@ eclipsed4utoo You also do a nice job of adding and clarifying as well.


You both pretty much rock. :tup:
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#8 MentalFloss   User is offline

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Re: New to c# - understanding classes?

Posted 23 February 2010 - 09:12 PM

Quote

You explain things very well.


Thank you.

Quote

As a beginner also, I can usually pick up the concept a lot better after reading your explanation of it, as opposed to just slogging thru my book and attempting to make sense of it.


Thank you again. I know how tedious it can be to read texts and I've read a lot. When it comes to articulating the knowledge, I try to frame it from the perspective I would have appreciated from the books I've read. The down side to this is that sometimes details can be missed that would have been addressed in a text. Again, thank you.
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#9 Adkins   User is offline

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Re: New to c# - understanding classes?

Posted 24 February 2010 - 02:15 AM

If you have gripes about the books you have read (as we all do) and you have a knack for articulating your thoughts into ways that are appealing to your audience why not write your own book? If you do I expect a free version since I gave you the idea :P
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#10 batesy3k   User is offline

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Re: New to c# - understanding classes?

Posted 24 February 2010 - 04:55 AM

Any chance you could just add a bit about abstract classes on top of your excellent article? :)
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#11 MentalFloss   User is offline

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Re: New to c# - understanding classes?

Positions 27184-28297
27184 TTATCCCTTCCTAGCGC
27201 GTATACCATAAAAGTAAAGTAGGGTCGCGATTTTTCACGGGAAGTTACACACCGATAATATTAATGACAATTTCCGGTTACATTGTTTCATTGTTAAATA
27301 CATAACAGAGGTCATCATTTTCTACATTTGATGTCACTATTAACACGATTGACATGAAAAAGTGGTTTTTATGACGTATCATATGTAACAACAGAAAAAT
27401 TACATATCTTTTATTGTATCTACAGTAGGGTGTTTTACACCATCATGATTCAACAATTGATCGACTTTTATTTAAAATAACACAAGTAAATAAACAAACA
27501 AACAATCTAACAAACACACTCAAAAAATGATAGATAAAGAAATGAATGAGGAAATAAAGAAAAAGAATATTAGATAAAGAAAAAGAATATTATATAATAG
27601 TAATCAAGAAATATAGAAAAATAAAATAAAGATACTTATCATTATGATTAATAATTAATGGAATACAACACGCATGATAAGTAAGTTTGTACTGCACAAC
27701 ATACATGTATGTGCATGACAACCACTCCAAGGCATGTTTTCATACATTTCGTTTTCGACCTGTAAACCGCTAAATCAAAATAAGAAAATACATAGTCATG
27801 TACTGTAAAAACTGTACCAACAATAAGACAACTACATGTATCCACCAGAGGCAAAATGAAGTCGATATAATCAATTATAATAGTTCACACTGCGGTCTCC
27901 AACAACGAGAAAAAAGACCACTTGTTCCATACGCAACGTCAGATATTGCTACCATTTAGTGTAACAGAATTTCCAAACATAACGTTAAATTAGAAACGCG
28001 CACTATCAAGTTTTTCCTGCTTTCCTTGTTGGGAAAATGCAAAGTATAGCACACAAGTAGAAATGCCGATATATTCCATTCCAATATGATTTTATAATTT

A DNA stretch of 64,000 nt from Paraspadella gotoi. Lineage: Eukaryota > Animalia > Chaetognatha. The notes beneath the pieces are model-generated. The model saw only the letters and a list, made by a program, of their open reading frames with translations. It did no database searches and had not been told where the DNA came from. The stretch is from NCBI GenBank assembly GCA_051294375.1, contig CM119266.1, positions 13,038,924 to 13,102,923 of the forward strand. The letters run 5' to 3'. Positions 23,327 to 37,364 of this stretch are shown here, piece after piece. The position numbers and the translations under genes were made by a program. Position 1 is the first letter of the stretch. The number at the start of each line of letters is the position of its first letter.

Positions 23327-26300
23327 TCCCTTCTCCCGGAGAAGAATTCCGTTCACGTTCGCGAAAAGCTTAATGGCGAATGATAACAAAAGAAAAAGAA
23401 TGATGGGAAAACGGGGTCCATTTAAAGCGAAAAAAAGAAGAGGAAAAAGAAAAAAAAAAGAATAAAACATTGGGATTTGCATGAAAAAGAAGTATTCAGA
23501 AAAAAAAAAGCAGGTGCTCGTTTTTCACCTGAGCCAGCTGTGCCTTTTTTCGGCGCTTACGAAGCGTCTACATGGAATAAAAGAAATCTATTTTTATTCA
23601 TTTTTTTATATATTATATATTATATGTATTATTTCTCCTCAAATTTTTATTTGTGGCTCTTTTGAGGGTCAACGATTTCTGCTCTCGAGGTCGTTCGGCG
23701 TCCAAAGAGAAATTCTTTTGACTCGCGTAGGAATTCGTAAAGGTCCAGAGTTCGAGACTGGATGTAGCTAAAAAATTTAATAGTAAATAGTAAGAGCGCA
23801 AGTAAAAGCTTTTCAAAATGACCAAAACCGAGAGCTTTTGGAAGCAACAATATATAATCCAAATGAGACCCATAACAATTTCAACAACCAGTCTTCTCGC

Posted 24 February 2010 - 12:05 PM

Quote

Any chance you could just add a bit about abstract classes on top of your excellent article?


Yes. I edited the original post. Hope you like it.
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#12 CupcakePirate   User is offline

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Re: New to c# - understanding classes?

Posted 24 February 2010 - 12:56 PM

View Postcdh, on 23 February 2010 - 12:43 PM, said:

Can I ask a question in here as well? I'm new too and learning about classes right now as well.

public static Person Clone(Person person)



What exactly is (Person person)? That is confusing to me.



Would it be incorrect to say that 'person' is an object created with the attributes and methods of the 'Person' class? So in other words I've created a Person named person?
(Just want to make sure I'm understanding it correctly myself)
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#13 MentalFloss   User is offline

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Re: New to c# - understanding classes?

Posted 24 February 2010 - 01:08 PM

Quote

Would it be incorrect to say that 'person' is an object created with the attributes and methods of the 'Person' class? So in other words I've created a Person named person?
(Just want to make sure I'm understanding it correctly myself)


Sort of. We're saying that this method takes a person object but it may not be instantiated yet. It's possible it's null. However, when it's not null, what's passed in is an instance of the Person class. So, yes then it would have all of the attributes and behaviors provided by the Person class.